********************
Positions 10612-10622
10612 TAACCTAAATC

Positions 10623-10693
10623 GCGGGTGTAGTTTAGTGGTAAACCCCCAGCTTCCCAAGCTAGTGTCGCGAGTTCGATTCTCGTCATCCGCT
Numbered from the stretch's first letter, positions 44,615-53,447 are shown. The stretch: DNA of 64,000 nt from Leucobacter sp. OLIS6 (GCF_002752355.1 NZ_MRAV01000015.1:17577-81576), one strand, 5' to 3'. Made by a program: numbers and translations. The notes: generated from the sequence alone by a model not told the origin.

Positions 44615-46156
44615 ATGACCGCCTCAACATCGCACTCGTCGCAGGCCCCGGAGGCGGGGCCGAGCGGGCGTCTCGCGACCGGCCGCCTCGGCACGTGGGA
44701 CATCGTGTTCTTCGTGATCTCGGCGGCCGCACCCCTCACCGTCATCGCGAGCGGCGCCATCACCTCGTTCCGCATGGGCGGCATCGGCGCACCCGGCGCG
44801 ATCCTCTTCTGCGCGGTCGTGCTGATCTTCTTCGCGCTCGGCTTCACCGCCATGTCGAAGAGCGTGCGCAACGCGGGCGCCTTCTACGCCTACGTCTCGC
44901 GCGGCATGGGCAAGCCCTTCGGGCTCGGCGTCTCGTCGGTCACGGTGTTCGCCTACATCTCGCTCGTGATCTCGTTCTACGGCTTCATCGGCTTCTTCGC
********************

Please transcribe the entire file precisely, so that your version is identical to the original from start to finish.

Positions 10612-10622
10612 TAACCTAAATC

Positions 10623-10693
10623 GCGGGTGTAGTTTAGTGGTAAACCCCCAGCTTCCCAAGCTAGTGTCGCGAGTTCGATTCTCGTCATCCGCT
Numbered from the stretch's first letter, positions 44,615-53,447 are shown. The stretch: DNA of 64,000 nt from Leucobacter sp. OLIS6 (GCF_002752355.1 NZ_MRAV01000015.1:17577-81576), one strand, 5' to 3'. Made by a program: numbers and translations. The notes: generated from the sequence alone by a model not told the origin.

Positions 44615-46156
44615 ATGACCGCCTCAACATCGCACTCGTCGCAGGCCCCGGAGGCGGGGCCGAGCGGGCGTCTCGCGACCGGCCGCCTCGGCACGTGGGA
44701 CATCGTGTTCTTCGTGATCTCGGCGGCCGCACCCCTCACCGTCATCGCGAGCGGCGCCATCACCTCGTTCCGCATGGGCGGCATCGGCGCACCCGGCGCG
44801 ATCCTCTTCTGCGCGGTCGTGCTGATCTTCTTCGCGCTCGGCTTCACCGCCATGTCGAAGAGCGTGCGCAACGCGGGCGCCTTCTACGCCTACGTCTCGC
44901 GCGGCATGGGCAAGCCCTTCGGGCTCGGCGTCTCGTCGGTCACGGTGTTCGCCTACATCTCGCTCGTGATCTCGTTCTACGGCTTCATCGGCTTCTTCGC